Property stolen from a vehicle

  • If personal possessions are stolen from the rental or employee/volunteer’s personal vehicle while being used for business, the employee/volunteer’s (e.g. the owner of the stolen possession) personal property insurer would provide coverage for the loss subject to any applicable deductible on the personal property policy (ie: Tenants, Homeowners or Condominium policy).
  • Property stolen from rental or vehicles owned by the Subscriber would be covered under the HIROC property policy subject to the applicable deductible.

Transporting patients

  • Allowing employees or volunteers to transport patients may pose significant liability exposures for the healthcare organization – e.g. failure to ensure the safety of the patient and/or the employee or volunteer.
  • Except for healthcare organization sanctioned therapeutic patient excursions or field trips, restrict all patient transfers to certified/licensed transport providers.

Risk Management Considerations:

  • Instruct all Additional Insured to advise their respective personal automobile insurance carriers, they will be driving their vehicles for reasons associated with their employment/volunteering. Each insurance company has their own filed rules and regulations, and will handle these situations accordingly. Where possible, the employee or volunteer should obtain a letter from the broker or insurance company confirming there is coverage for the exposure.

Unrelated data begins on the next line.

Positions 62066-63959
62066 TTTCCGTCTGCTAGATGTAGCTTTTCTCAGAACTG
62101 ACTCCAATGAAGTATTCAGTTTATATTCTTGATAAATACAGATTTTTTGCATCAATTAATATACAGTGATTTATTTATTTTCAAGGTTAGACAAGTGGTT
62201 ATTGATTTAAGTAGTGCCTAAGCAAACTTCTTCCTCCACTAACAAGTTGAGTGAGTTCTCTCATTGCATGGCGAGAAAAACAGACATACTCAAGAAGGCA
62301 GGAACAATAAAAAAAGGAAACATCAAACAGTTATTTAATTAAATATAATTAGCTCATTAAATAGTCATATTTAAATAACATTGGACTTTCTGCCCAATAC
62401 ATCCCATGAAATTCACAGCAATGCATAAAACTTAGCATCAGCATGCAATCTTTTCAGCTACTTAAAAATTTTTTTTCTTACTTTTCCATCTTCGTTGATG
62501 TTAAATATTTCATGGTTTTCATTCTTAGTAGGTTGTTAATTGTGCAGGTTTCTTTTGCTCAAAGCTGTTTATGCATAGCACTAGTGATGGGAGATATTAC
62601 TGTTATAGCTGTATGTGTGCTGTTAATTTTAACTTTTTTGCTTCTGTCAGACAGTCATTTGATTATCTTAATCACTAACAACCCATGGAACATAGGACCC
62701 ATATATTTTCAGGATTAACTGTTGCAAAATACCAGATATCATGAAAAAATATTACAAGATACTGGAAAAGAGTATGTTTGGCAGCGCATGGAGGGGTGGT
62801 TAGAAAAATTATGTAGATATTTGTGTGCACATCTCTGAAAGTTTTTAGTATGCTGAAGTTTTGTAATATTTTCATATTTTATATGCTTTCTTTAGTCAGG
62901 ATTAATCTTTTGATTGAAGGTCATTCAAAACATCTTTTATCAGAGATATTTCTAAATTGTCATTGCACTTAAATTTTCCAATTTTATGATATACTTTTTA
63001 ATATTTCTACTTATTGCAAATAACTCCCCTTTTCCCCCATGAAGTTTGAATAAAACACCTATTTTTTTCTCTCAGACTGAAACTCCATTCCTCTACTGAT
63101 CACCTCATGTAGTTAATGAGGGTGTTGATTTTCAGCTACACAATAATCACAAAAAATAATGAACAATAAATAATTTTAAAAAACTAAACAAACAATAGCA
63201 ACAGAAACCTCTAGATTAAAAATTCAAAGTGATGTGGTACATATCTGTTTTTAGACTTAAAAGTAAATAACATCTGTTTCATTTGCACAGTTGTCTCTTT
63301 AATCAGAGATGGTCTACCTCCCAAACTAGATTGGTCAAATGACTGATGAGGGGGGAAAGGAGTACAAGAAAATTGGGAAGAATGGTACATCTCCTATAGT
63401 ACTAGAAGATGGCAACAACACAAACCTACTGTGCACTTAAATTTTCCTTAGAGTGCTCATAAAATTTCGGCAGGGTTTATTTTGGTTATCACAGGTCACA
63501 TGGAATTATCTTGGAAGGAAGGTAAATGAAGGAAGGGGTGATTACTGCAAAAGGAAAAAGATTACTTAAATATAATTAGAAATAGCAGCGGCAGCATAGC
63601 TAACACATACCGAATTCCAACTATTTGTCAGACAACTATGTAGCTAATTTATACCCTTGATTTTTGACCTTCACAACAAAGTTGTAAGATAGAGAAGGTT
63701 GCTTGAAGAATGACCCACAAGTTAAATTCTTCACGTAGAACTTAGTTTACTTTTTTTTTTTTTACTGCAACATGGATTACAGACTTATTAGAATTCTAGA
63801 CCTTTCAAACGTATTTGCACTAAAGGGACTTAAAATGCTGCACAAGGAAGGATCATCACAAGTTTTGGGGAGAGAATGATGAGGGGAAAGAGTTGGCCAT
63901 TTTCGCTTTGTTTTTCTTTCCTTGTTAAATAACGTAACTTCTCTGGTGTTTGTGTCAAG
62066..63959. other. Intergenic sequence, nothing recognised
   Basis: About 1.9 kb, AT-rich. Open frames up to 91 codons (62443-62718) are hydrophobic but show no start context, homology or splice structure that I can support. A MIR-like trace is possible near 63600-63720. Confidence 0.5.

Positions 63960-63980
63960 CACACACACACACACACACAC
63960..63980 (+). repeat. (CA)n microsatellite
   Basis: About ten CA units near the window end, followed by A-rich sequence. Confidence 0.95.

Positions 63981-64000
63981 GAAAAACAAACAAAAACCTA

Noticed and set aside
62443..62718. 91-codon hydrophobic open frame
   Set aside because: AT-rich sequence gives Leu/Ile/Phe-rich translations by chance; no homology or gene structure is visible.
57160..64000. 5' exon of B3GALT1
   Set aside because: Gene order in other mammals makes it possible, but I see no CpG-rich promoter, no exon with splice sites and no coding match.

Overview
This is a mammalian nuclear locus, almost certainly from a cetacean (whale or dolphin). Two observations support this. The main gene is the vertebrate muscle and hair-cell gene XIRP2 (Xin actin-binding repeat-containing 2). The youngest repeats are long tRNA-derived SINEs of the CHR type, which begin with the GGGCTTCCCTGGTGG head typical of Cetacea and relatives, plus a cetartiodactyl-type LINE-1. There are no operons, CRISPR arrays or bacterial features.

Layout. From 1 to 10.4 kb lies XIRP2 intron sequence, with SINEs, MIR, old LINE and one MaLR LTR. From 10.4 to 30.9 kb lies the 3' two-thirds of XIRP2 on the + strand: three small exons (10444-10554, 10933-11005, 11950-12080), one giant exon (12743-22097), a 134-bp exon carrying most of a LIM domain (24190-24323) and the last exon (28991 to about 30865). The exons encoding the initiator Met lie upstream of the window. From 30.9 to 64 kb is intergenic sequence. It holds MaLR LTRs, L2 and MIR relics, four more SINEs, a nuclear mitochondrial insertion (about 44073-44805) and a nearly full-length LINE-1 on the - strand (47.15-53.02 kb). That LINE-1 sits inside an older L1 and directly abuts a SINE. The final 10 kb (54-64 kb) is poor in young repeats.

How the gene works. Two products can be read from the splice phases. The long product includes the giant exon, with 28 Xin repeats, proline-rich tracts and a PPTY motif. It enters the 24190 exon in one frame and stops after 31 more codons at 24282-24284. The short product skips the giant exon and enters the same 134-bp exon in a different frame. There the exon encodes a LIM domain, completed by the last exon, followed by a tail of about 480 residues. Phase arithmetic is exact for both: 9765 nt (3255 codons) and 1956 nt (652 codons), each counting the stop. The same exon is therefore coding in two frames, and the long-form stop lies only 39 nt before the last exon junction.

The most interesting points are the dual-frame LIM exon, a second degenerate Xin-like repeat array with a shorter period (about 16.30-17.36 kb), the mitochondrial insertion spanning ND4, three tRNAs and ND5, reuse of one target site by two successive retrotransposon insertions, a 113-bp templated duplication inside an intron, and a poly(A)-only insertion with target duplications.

• Ensure the Additional Insured:
    • Has a valid driver’s license and a good driving history. Obtaining a copy of their Motor Vehicle Record and/or a letter from their insurance company as confirmation;
    • Has personal automobile policy has a liability limit of at least $1,000,000;
    • Is aware of their sole responsibility for any fines/ costs resulting from traffic violations, parking tickets, theft, loss, or damage to their vehicle;
    • Agrees to notify the organization immediately following any driving related accidents, fines, charges/convictions, driver’s license restrictions and suspensions
    • Signs a document acknowledging their awareness of the organization’s vehicle protocol.
  • The vehicle must:
    • Qualify for Physical Damage Coverage (Collision and Comprehensive) with the insurer. Vehicles not qualifying for these coverages, should not be utilized as a vehicle for Subscriber purposes.
    • Obtain a “Pass” rating on a “safety standards certificate”. A “safety standards certificate” confirms that the vehicle met the minimum safety standards on the date the certificate was issued. Some newer vehicles may not pass a safety inspection so it is important this requirement is applied equally to all vehicles.
  • Other safety considerations:
    • The vehicle has a safety kit in the car at all times (e.g. First Aid Kit)
    • The employee/volunteer is trained in C.P.R.
    • The employee/volunteer always has a working cellular device available for emergencies.

References